Not up until 9.30am today - bliss!
Dropped off some washing then went to a coffee shop, inside a well-lit petrol station, for a raisin pastry and iced tea. Met the group at noon to head over to the silk farm, where we learnt all about the silk worms and their lives of sleeping, reproducing, and dying in their yellow cases. The machines were the most fascinating though, and the intricate details that arise from the tiny threads of silk. We visited the gift shop, but I couldn't quite afford a silk pillow, so opted for a silk corsage for a mere $5.
Next up was the floating village where people live on stilted houses, as it doesn't cost to build on the water, and of course there's only waterway traffic. The plank to the boat was a little treacherous, and I did fear for my life as I walked it, but alas I made it over. We watched the small boats go by as we pulled into the trees and to scratched from all angles by the intruding trees.
We stopped off at Tonle Sap Lake before heading into the village to meet some of the children and their touting neighbours: they had a scheme to get us to buy textbooks and pencils for the children, after which the children hand them back to the sellers to be resold to the next lot of mugs. Fortunately our guide knew this beforehand. The state of the village was worse than some of those I'd seen in Africa, so I can see why they stick to the water and just use the roads as a dumping ground.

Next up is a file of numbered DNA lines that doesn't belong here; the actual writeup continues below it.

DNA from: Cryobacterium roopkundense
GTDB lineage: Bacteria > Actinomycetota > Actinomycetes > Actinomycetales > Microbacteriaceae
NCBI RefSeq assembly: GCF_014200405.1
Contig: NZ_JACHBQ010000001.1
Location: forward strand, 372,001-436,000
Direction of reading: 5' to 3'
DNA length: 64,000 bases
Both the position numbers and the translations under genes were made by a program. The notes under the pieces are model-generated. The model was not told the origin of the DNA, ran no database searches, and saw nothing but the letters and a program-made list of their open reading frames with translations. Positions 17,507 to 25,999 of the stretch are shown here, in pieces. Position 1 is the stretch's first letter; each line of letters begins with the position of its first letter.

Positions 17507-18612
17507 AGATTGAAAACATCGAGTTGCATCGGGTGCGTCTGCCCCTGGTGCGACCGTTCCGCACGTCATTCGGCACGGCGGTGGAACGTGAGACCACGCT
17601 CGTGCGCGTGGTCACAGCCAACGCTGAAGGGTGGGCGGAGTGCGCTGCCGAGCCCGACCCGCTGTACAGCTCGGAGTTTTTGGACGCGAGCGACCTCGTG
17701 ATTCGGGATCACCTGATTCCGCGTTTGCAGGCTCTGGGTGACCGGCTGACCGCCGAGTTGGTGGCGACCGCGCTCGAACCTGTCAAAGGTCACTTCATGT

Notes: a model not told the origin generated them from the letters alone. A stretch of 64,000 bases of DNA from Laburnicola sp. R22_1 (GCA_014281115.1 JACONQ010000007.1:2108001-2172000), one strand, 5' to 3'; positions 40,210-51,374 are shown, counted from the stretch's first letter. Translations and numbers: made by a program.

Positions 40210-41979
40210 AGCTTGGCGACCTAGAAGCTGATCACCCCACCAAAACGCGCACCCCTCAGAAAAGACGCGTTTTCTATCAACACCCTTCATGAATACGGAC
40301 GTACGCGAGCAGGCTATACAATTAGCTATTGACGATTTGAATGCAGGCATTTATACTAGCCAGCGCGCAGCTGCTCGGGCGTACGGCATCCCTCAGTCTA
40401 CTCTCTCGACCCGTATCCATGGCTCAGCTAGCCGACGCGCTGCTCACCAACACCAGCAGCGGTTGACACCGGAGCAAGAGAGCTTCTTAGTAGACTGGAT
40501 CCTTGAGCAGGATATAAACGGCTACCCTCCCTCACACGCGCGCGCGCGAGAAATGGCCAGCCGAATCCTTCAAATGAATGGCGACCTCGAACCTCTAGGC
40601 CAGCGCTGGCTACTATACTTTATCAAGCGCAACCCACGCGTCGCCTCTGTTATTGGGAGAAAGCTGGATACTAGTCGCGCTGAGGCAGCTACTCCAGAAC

I was watching some dragonflies near the water when some little girls came over to watch me, I pointed them out, and they became determined to catch one, even walking over wood that had nails sticking out. I became my father and shouted 'careful' every two seconds as I watched them dice with tetanus! A younger girl caught one, and then suddenly all three had one - no idea how they got them! I gestured to let them fly off, which they did, but one had been held too long and simply dropped to the ground. Another was the cause of a mini argument and got torn in two as I watched from the sidelines. One of the lads tried to play noughts and crosses in the sand with the girls, but it just ended up being lots of crosses in the end! I'm not sure they were up on the game.
We met again at 7 for dinner, heading to the Soup Dragon for food before drinks at The Temple Bar again. We sat down after watching a random live band in the street, and noticed the bar menu had 'FROG $1' listed, so off we went to order a little $1 frog. He looked exactly like a frog ready to jump, and tasted just like chicken!
Lots of beer was consumed as the whole group joined up, and after a few too many the idea of Jagerbombs came into play. The Irish blokes set up ten large glasses of red bull, with the shots on top, and proceeded to very impressively knock each one into its designated glass in a domino-effect stunt. The shots were warm , but the show made up for that! What made them more impressive was that John had managed to bargain them down from $30 for ten to $20 for ten, after much negotiation with the manager and the manager's boss.
For some reason I decided to follow these up with a Springbok, and another Jagerbomb with Anjali as she'd been dancing when the dominos went down. Some more fancy dancing, and sheer excitement whenever Dizzee Rascal came on, then home to bed yet again.